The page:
Solar Energy History and Development

About the history and development of solar energy or the use of sun light to generate electricity.

SOLAR ENERGY

HISTORY AND DEVELOPMENT

Although the sun has always been the ultimate source of most of the earth's energy, until very recently plants did the job of capturing its power--in wood, coal, natural gas, and oil. Inventions like Nicholas de Saussure's 18th-century solar oven were no more than scientific curiosities; the direct use of solar energy was limited mainly to such commonsense ploys as positioning houses to catch the sun's rays.

But in the 20th century, solar technology has been poised for takeoff--several times. Thousands of solar water heaters were installed in California and Florida in the first half of the century, then fell out of use (they are still wide-spread in Japan, Israel, and Australia). Fears about energy shortages in the late forties and early fifties led to a 1952 prediction (by the President's Materials Policy Commission) that solar heating systems would supply 10% of U.S. energy by 1975.

That prediction stumbled on formidable obstacles: solar energy's own underdeveloped technology and manufacturing, distribution, and maintenance systems; the coal, oil, and natural gas industries, suppliers of cheap energy; and the developing nuclear power industry, backed by the Atomic Energy Commission. Solar energy could not compete, and nobody seemed interested in investing big money for research to lower the cost and improve the performance of solar devices.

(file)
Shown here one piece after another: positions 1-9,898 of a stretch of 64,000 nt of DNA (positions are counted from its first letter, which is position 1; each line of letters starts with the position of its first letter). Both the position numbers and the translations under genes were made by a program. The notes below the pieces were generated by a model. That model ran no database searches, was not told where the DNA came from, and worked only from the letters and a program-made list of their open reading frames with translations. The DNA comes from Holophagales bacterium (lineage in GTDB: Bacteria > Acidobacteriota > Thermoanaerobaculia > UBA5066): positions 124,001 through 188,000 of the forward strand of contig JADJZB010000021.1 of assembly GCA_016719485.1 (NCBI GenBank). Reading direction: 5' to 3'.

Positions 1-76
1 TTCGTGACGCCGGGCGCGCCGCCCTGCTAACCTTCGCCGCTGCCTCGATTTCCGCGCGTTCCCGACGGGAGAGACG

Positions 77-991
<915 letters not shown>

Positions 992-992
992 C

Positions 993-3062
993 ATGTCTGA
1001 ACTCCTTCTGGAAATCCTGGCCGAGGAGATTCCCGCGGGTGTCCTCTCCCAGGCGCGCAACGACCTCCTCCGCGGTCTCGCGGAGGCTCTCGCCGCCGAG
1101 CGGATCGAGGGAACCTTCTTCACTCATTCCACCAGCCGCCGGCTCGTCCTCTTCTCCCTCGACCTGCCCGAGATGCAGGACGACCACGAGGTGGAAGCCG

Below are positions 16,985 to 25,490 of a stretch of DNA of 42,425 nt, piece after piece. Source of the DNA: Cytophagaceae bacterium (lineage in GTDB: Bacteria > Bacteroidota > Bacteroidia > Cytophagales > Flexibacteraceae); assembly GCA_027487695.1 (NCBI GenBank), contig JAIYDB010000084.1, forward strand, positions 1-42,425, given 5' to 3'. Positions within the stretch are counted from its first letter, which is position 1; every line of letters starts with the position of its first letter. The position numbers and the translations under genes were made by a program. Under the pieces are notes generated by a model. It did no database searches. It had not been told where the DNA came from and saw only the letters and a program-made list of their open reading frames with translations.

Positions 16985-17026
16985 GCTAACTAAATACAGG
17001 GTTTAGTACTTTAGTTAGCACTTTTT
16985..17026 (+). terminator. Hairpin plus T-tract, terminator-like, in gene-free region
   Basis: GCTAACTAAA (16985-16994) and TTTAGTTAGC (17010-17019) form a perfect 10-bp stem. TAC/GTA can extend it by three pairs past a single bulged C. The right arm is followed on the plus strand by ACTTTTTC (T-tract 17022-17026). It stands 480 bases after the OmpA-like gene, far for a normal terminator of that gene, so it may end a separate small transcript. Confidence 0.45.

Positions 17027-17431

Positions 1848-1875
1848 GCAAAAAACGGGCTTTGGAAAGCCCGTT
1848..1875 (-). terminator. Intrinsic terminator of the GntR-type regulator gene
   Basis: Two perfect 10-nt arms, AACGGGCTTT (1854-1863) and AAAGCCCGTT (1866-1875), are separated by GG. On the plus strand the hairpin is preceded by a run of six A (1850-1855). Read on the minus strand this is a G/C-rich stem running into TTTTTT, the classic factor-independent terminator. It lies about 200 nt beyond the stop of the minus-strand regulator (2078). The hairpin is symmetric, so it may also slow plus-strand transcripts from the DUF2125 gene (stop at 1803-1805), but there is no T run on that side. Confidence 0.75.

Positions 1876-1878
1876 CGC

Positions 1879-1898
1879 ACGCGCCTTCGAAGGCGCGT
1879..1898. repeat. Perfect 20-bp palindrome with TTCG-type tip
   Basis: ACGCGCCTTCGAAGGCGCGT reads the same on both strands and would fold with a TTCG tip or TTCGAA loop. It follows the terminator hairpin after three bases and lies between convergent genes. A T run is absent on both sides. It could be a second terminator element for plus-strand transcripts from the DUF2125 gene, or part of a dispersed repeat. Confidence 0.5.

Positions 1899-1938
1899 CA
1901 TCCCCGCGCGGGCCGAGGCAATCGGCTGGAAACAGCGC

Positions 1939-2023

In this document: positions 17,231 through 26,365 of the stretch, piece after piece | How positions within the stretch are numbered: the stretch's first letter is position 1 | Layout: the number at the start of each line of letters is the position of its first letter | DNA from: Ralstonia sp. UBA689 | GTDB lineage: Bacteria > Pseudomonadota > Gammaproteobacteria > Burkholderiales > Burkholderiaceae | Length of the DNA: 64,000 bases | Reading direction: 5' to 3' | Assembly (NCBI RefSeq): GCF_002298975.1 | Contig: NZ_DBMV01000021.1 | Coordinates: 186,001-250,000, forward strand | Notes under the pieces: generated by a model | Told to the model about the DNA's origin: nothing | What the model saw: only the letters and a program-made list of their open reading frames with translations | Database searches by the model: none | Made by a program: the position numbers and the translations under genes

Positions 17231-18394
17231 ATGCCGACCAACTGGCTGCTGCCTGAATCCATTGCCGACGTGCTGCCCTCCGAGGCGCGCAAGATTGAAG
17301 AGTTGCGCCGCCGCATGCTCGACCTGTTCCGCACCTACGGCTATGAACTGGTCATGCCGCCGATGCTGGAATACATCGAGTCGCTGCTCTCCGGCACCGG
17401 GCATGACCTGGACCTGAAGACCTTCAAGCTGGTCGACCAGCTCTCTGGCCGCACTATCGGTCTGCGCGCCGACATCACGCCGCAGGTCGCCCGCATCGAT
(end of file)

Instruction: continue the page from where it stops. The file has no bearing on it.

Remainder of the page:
Then, in the 1970s, came another, and this time possibly significant, spurt of interest. The search for alternatives to gas and oil resulted in the 1974 establishment of the Energy Research and Development Administration (now subsumed by the Dept. of Energy). ERDA's budget for solar, wind, biomass, and ocean thermal projects rapidly climbed from $35 million in fiscal 1976 to $167.5 million in fiscal 1977. Although solar energy development was still getting less government money than nuclear power projects, the pendulum was beginning to swing. Moreover, a number of major corporations, particularly in the aerospace, oil, and electronics industries, were showing greater interest.

By 1977 the two-year-old Solar Engineering Magazine, official publication of the Solar Energy Industries Association, was reporting dramatic increases in sales of solar water and space heating systems, and suppliers of solar equipment were popping up like violets in springtime. But a Stanford Research Institute report issued by ERDA predicted that "even though ultimate large-scale use of solar energy is likely, substantial efforts will be required to realize a large solar market share during the next half century."

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